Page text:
Arturo Sneider entered the real estate business to heal cultural gaps that contribute to poverty and crime in disadvantaged neighborhoods. "As a company for 29 years, we have been almost entirely focused on economic development from within underserved and marginalized communities," said the CEO of Primestor. "We are an activist organization that uses the real estate medium as its means for change."
Primestor's recently completed Freedom Plaza shopping center, pictured above, in South Central Los Angeles already is bringing needed jobs and services to Watts, a historically Black and Latino neighborhood that in 1965 witnessed one of the Civil Rights era’s major urban clashes. Freedom Plaza is the retail component of the Housing Authority of the City of Los Angeles and other organizations’ larger revitalization of the Jordan Downs area. That project is replacing some 700 units of small, low-income apartments with modern residential units, along with a new street grid, a community center and a park.
Freedom Plaza's design centers on the community spaces and gathering areas, according to an Oct. 22 press release from Nadel Architecture + Planning, which designed the project. "This neighborhood desperately needs developments that will improve the lives of its residents and give them beautiful places to come together," Nadel chairman Greg Lyon said. "Jordan Downs and Freedom Plaza are accomplishing just that.”
The 114,431-square-foot Freedom Plaza opened in January, anchored by a 31,000-square-foot Smart & Final Extra supermarket, a welcome addition to the food desert. Freedom Plaza's Nike Community Store opened in August. Eighty-five percent of the staff was hired from within three miles. A Starbucks Community Store opened in September with 22 locally hired employees. Other tenants at the open-air center include Ross Dress for Less, a Blink fitness center and The Habit Burger Grill. Space for about a dozen additional retailers mean more local jobs on the way. In fact, Primestor's lease agreements typically require tenants to hire locals and to contract with area firms for services.
Sneider believes developers have a responsibility to support communities with their projects and to consider the socioeconomic impact that design, tenant selection and other choices will have on the population. "You have to look at the kinds of businesses you are putting out there and the influence they will have in those neighborhoods," he said. "You have hundreds if not thousands of touch points to make decisions and create an economic footprint that is wide and touching everywhere."
Sneider's conviction that responsible commercial development can mend communities is what led him to learn about real estate and, in the early 1990s, co-found his own firm. But his interest in marginalized neighborhoods began earlier.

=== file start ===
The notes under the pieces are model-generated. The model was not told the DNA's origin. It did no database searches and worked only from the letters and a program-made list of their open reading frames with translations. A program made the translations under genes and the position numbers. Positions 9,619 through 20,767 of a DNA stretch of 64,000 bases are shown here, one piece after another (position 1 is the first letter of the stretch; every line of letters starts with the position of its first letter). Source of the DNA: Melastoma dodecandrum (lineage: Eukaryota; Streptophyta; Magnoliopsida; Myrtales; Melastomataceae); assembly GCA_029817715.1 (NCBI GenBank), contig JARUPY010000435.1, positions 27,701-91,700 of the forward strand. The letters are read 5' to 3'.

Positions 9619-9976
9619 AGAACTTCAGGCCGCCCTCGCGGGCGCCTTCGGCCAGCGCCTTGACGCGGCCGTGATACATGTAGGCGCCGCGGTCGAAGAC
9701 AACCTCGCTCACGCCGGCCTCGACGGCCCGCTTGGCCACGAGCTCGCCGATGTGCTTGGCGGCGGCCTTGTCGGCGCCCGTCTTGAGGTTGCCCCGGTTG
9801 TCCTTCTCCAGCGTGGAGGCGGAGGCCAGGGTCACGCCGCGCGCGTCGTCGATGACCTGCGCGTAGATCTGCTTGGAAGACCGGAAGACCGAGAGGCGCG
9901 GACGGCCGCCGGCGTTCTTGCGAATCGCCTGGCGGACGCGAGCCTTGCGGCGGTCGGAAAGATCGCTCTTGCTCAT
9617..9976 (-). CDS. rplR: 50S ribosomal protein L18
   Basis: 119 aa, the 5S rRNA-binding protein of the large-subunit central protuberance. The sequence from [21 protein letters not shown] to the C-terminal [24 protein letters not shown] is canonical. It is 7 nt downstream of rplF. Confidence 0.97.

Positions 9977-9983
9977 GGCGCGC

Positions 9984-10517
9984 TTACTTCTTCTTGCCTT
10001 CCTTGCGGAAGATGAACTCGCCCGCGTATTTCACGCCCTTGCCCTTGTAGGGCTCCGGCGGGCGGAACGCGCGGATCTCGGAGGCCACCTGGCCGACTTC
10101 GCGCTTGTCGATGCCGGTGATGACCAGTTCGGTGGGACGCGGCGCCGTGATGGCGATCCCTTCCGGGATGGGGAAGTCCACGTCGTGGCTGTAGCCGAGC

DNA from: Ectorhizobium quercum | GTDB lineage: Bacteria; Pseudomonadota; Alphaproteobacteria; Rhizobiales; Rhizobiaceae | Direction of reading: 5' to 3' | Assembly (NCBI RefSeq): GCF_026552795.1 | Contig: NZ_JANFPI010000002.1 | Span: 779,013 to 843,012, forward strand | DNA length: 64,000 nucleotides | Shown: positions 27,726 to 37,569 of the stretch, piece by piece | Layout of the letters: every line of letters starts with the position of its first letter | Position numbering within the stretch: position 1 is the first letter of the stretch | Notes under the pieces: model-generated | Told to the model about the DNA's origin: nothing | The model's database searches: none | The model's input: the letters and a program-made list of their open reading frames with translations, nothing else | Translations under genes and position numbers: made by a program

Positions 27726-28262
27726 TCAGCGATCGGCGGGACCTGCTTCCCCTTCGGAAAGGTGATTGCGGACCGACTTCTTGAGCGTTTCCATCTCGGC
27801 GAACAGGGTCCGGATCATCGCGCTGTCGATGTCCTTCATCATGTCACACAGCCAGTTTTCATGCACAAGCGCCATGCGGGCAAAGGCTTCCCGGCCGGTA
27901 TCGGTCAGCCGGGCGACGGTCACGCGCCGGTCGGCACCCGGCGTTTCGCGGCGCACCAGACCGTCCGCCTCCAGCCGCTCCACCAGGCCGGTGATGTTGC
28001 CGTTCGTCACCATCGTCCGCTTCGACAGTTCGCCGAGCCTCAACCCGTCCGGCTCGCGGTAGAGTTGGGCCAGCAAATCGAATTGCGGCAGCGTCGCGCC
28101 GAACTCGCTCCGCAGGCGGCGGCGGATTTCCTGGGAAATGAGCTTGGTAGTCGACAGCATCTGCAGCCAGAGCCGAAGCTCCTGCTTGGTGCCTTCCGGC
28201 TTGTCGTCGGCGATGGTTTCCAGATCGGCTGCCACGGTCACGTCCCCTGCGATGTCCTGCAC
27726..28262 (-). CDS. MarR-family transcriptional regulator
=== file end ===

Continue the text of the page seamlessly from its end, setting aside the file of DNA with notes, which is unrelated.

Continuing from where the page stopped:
In the late 1980s in Los Angeles, he was in search of authentic Mexican cuisine. Coworkers at the restaurant where he worked at the time introduced him to some of the city's impoverished Latino neighborhoods. Having just moved from Mexico City in 1986, he recalls his dismay and wonder. Sneider concluded that the surrounding, decayed properties were systematically depriving residents of inspiration and opportunities to improve their condition. "If you have kids [walking] to school or trying to have a normal life in a dilapidated neighborhood full of graffiti and trash with nothing but junk food available, what is the expected outcome?" he said. "If you don't feel safe and have nothing that even gives hope, the outcome is self-fulfilling." Developers and landlords can help to supplant those negative environmental influences, Sneider contended, "all by making the right choices of who you lease to."
Primestor retains ownership of its developments to ensure they continue to support neighborhoods. The company’s portfolio measures 3.5 million square feet in four states. "We hold on to them. That is super important," Sneider said. "It takes so much time to build up trust with the community, and they have an expectation that you will maintain the same quality."
Having worked with Primestor on several developments, real estate attorney Alfred Fraijo Jr., a partner at Sheppard Mullin, says Primestor designs projects that reflect community needs. Rather than tack a park or public plaza onto a proposed shopping center as a concession to local leaders, for example, Primestor uses the public components of its projects as the primary drivers of foot traffic. "They start with honoring the identity and existing assets in each community and build community resources alongside commercial uses, which is flipping the script on development," Fraijo said. "It's a way that new development can be financed, designed and built to protect existing assets and introduce lasting community benefits."
He added: "Arturo sees the project itself as a vehicle for creating community abundance. It's not about surrounding commercial services with public amenities; it's about fusing the two. It also is about using the built environment as a tool for building healthy communities."
Fraijo believes Sneider's commercial success via the strengthening of overlooked communities is an example other organizations can emulate. "In these times and in the national discourse on sustainability and community resilience, the model he has presented should be adopted by other industries, not just in real estate but in healthcare, housing, infrastructure and every industry that has a tie to the built environment,” Fraijo said. “He is saying that all stakeholders win when you put the community front and center of any business enterprise."
By Matt Hudgins
Contributor, Commerce + Communities Today